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Costa Brava Living - blog area

Walks and other things

Walks on the Costa Brava - will be updated as more are added - click for a larger version This is our blog about living in the Costa Brava. We like to visit places. We walk (a lot) particularly into and around the Gavarres. Sometimes we travel around on bike. In the summer, we swim and canoe.
 

The walks have been walked since November 2012, and we originally added one or two a week but have slowed down now as we repeat walks, but we add updates if any important details have changed. The photos are straight from the original walk or activity. We like to make circular walks and our walks range in length from about 4km (an hour) to around 16km (four hours) - but probably about 2 1/2 hours on average - though if you want to reduce the length, there are usually shortcuts. The map on the right shows where the walks are and will be updated as we continue to add more. To our surprise, the blog was also mentioned in the Sunday Times' Essential Costa Brava (Feb 2017).

The entries on swimming and beaches also start from Summer 2013. Unlike the walks which are reported as we did them (including photos), for the swimming and beach articles we're planning to update the details and pictures over time.
 

Most Viewed

Pessebres
17 Dec 2012

Pessebres are nativity scenes that, in Catalonia at least, become very elaborate and large displays often taking in some aspects of local life. The village of Mont-ras just outside Palafrugell organises a competition of Pessebres each year with around 15-20 nativity scenes designed and made by local people, on display.

Pessebres aren't the only Christmas nativity scene. Several villages also have living nativity scenes on certain evenings close to Christmas with actors playing the part of Mary and Joseph.

Christmas is also celebrated somewhat differently from Northern Europe. The traditional Catalan christmas dinner is usually a vast assortment of fish eaten and a special selection of pasta de navidad cooked in caldo (stock). It can feel strange to see supermarkets advertising shellfish for Christmas dinner, and turkeys can be extremely difficult to find as a traditional English turkey dinner is definitely not on the Catalan menu.

Having said that, some aspects are creeping in. Traditionally Catalans do not have Christmas trees (the northern Spruce pine is not a native tree here), instead they have a caga-tio. That is a little log with a red barretina cap (the traditional catalan cap). The tio is covered by a blanket and the children hit the log with a stick and it 'poohs' (literally the meaning of caga) sweets for the children. It's not the only thing poohing at Christmas. In the traditional nativity scene there is normally a small figurine squatting with its trousers around it's ankles - usually based on some current famous person or celebrity.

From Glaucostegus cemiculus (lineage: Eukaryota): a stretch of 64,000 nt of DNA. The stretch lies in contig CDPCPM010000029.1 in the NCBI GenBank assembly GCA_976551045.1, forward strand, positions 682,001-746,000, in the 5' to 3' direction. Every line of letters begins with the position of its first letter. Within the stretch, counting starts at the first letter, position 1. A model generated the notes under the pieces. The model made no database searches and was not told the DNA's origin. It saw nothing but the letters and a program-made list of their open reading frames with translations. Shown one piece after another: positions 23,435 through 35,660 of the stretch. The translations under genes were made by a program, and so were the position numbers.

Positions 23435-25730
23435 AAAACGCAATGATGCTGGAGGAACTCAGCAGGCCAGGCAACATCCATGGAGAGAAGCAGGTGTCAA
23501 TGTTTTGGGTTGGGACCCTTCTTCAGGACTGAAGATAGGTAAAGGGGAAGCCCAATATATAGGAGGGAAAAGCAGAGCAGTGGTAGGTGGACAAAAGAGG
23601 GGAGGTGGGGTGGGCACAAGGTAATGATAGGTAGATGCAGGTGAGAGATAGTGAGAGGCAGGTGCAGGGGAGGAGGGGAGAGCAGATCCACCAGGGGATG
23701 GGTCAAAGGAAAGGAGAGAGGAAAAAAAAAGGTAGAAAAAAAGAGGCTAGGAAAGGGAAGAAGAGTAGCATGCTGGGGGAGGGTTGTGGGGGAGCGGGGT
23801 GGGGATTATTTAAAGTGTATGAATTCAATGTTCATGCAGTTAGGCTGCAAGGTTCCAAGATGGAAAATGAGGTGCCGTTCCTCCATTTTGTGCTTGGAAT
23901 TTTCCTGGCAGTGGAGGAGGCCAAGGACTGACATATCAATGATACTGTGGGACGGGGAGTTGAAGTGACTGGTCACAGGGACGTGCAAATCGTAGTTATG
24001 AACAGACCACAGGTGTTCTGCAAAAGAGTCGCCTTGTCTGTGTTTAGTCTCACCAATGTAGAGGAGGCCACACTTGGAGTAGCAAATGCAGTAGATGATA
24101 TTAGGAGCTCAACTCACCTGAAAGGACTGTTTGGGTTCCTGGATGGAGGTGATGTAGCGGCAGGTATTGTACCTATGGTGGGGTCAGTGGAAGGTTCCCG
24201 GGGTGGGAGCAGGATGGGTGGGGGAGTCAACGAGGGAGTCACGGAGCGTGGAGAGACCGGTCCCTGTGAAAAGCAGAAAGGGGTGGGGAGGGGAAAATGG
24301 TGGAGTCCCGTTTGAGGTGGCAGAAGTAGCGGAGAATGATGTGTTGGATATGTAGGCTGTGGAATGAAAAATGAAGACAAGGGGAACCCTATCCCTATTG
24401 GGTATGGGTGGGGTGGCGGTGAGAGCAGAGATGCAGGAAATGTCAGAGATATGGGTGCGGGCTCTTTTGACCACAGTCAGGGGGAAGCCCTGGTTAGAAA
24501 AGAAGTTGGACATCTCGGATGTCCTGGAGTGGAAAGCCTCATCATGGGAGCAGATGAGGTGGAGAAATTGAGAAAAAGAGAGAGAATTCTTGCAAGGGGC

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Comments

adam@veggingoutwithadam.com
17 Feb 2014 19:46
What a great blog. I am planning a walking holiday in the region and wonder if you can recommend the best walking maps, like UK ordnance survey ones.

I shall be reading more of your walks over the coming days as we plan.

Many thanks
Adam
Saul
24 Feb 2014 17:25
Glad you're enjoying it. We have recommendations for maps in our 'Advice and FAQ' section
Saul
13 Jul 2017 12:46
Sorry I missed the comment, so I hope it's not too late - use the contact box if you'd like to send a message. For the coast, the GR92 is best and if you have driver you can just take it piece by piece. For hikers, around Cap de Creus is great, though it can be dry and hard walking in summer. For us, the stretch between Palamos and Palafrugell and on to Begur is the prettiest part of the whole Costa Brava and really good for walking. I'd probably also take the walk up and over Montgri, possibly starting at Pals, or L'Estartit to L'Escala. And though you said you prefer the coast, don't overlook inland routes as there are some wonderful villages and countryside out towards Girona, La Bisbal, or Olot.
Sven-Gunnar Furmark
24 May 2017 11:43
Hi,

My name is Sven Furmark. I am from Sweden. I plan to go to Costa Brava with some friends (totally about 10 people) for hiking for one week (5 walking days). We are experienced hikers and we usually walk 4-6 hours per day. We prefer to walk along the coast as much as possible. We plan to rent a house and travel to each days hiking with a bus & driver which we plan to book for the whole week. Which five hikes would you recommend for us.

Warm Regards
Sven
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